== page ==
Mizuguchi did, but only to clarify his earlier remarks that the Senate will not get bogged down in divisive issues that detract from the main task at hand: revitalizing the economy, and other priorities.
There is always room for discussing highly charged issues, he said. "But it does mean that we should not be forced to act on an issue where there is little chance that a consensus can be obtained.
"In short, if we cannot find common ground and reach timely agreement, we must move on."
By Craig T. Kojima, Star-Bulletin
Speaker of the House Calvin Say took a look
around his new office yesterday, the day before
the opening of the 20th session of the Hawaii
state Legislature. This is the House leader's
first year as speaker. His office is in Room 431
of the state Capitol.
Highlights from opening-day speeches by the Legislature's leaders: First, Democratic majority leaders Senate President Norman Mizuguchi and House Speaker Calvin Say; then, the Republican leaders, Senate Minority Leader Whitney Anderson and House Minority Leader Barbara Marumoto.
Norman MizuguchiBroad theme: "To do things better and to make things right."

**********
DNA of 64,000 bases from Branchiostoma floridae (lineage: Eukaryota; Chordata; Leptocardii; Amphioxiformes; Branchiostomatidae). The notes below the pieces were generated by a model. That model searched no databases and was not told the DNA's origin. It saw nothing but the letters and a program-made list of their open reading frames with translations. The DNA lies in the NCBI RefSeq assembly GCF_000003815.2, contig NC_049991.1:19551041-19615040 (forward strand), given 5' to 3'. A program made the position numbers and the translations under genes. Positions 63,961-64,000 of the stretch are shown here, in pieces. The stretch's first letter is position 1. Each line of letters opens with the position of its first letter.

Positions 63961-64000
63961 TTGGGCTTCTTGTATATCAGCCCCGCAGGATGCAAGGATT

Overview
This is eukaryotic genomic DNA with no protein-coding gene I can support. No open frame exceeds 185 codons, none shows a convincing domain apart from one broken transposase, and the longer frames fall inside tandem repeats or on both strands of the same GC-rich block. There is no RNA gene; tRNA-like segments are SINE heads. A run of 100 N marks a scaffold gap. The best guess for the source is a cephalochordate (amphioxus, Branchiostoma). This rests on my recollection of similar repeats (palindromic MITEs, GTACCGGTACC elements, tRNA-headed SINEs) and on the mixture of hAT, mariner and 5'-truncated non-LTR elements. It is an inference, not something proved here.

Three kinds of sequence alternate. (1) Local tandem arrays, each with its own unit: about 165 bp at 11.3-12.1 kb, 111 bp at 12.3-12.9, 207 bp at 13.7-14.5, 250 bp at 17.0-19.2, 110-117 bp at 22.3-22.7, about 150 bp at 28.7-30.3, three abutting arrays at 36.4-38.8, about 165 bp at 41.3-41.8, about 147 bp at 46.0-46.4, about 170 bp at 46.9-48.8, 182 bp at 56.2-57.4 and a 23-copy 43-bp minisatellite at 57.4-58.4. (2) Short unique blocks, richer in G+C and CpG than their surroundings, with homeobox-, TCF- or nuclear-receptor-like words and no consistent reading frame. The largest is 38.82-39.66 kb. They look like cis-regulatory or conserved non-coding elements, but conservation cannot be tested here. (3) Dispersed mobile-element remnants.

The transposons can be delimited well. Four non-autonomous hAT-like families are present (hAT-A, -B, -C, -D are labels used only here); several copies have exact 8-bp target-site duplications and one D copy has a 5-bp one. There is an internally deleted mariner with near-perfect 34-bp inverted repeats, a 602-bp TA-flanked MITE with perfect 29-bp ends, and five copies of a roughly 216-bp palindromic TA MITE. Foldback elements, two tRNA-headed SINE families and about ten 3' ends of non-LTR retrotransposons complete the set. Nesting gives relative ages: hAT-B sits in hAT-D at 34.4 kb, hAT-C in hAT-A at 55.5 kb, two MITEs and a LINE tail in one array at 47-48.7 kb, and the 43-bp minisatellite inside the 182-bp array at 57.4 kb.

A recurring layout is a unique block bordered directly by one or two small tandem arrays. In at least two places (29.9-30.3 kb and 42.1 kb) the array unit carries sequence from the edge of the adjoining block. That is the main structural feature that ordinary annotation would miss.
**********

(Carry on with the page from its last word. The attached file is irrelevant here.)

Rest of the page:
Provide $50 million in tax incentives for small businesses.
Establish state as Asia-Pacific's "call-center" hub.
Offer tax credits to offset 50 percent of the annual premium cost of long-term care.
Prohibit strikes by all state and county workers by using binding arbitration.
Launch pilot projects to advance early childhood development and education.
Impose school-by-school budgeting.
Improve accountability of the millions of dollars appropriated to aid special-needs students under the federally mandated consent decree.
Calvin SayBroad theme: "We are prepared for controversy because avoiding change is not an option. We will embrace change and lead it."
Dollar-for-dollar tax credits for hotel room renovation projects of $1 million or more.
Develop a biotechnology research park in Kakaako under a public-private partnership.
Develop the Marks Estate in Nuuanu as a wellness center under a public-private partnership.
Jump-start development of the old Oahu Railway and Land Building across Aala Park by providing seed money to attract private partners.
Enact a law to allow the state to enter into agreements with private entities to develop transportation and environmental infrastructure.
Whitney AndersonBroad theme: "It isn't going to be easy to turn things around."